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Protect children from exploitation in travel and tourism

unwto.org
unwto.org
Written by editor

MADRID – As tourism and international travel across the globe reaches unprecedented levels, so does the need to combat child labor and sexual exploitation in the global travel industry – that is why t

MADRID – As tourism and international travel across the globe reaches unprecedented levels, so does the need to combat child labor and sexual exploitation in the global travel industry – that is why the United Nations body for tourism is taking action now.

A new awareness campaign from the World Tourism Organization (UNWTO) and the International Task Force for the Protection of Children in Tourism will look to raise the profile of children who are being exploited.

A total of 218 million children are estimated to be engaged in labor world wide, while millions are especially vulnerable to exploitation and abuse, according to the International Labor Organization.

The UNWTO strongly believes that the tourism industry has a moral obligation and a special responsibility to combat child labor, sexual exploitation, and trafficking of children.

“The tourism industry is an economic sector that creates job opportunities and enriches the lives of many people across the globe. We, in the UNWTO, stand for responsible and sustainable tourism, one that is respectful of the people and their local culture and committed to help generate income and decent employment for local communities. But most of all, we stand for an industry that is respectful of human rights. Our industry has, therefore, a strong obligation to be at the forefront of this campaign,” said Taleb Rifai, deputy secretary-general of the UNWTO. “We must act now. Children are our future. Don’t let child abuse travel!”

“There are few human-rights violations more disturbing than the exploitation of children either for labor or sexual acts. All of us who work in the field of tourism should fight against these abuses and contribute to their eradication,” said Dawid de Villiers, chairman of the International Task Force.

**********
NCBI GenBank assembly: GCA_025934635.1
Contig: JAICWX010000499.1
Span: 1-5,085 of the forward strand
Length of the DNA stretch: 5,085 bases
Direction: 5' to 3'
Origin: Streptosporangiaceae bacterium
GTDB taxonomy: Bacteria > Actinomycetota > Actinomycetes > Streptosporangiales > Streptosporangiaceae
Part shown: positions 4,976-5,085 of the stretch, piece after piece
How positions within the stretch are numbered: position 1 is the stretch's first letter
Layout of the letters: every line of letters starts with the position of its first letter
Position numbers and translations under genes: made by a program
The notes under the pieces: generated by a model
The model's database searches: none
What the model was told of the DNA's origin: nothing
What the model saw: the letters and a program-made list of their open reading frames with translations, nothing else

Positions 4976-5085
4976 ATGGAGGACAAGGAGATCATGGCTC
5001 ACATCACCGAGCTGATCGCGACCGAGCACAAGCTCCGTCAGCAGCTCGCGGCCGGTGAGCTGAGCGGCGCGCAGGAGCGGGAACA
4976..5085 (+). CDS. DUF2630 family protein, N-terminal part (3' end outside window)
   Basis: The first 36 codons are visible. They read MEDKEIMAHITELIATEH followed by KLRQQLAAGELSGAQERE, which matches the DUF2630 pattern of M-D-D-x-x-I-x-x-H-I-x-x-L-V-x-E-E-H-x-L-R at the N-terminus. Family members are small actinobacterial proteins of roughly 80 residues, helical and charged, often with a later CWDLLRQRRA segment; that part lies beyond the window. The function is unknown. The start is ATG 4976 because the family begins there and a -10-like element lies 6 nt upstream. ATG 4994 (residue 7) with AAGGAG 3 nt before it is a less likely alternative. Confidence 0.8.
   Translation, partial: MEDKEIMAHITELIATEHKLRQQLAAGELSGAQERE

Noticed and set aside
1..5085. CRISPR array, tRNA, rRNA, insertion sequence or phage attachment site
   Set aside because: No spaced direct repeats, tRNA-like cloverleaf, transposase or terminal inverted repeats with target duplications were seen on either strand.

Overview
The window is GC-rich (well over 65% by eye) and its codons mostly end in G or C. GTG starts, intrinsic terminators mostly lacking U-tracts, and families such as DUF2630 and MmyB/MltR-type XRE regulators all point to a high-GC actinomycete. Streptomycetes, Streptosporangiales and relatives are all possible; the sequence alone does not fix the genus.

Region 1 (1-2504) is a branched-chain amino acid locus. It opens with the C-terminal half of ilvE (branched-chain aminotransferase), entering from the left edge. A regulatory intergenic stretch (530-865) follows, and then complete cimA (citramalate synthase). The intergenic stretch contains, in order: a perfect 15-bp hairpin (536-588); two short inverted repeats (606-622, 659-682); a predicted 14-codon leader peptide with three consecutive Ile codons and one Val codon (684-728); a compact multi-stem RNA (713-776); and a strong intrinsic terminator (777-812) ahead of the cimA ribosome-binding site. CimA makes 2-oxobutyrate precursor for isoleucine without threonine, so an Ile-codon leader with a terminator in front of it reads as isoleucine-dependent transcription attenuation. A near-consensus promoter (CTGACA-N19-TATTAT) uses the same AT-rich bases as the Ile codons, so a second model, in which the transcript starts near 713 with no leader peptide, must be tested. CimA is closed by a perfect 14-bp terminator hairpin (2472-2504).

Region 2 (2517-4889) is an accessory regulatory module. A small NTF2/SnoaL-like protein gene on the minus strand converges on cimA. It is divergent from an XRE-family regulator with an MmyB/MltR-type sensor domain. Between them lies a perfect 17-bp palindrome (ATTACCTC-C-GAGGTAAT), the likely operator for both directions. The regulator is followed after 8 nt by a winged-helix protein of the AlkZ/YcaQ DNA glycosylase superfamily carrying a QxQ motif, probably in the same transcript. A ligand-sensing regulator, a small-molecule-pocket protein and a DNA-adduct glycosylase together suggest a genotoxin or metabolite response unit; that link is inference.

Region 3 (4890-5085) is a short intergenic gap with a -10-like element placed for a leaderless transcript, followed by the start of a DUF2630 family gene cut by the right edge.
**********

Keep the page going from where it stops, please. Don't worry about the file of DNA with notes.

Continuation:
The campaign, under the banner of – “Protect Children from Exploitation in Travel and Tourism” – stresses that it is unacceptable for the industry and the traveling public to tolerate the abuse of children in all its forms.
As part of this campaign, the UNWTO is encouraging the industry to enforce its Global Code of Ethics for Tourism (www.unwto.org/protectchildren) and protect children against harm.

The campaign will be formally launched at the World Travel Market 2008 at the 23rd meeting of the International Task Force in London, November 10, 2008, and globally on Universal Children’s Day, November 20, through joint and coordinated efforts by all partners, participants, and supporters.

The campaign already enjoys broad support on the part of national governments, tourism boards, and other UN agencies, as well as partners from the public and private sectors.

The UNWTO is using various forms of media including video, web, and print in order to disseminate its message. A new logo is available and a number of web pages and an email address, [email protected], are dedicated to this campaign.

The UN body is also encouraging and supporting local programs across the globe. Nobel Peace Prize Laureate and president of Costa Rica, Óscar Arias has made a video address on the topic, which is available on request.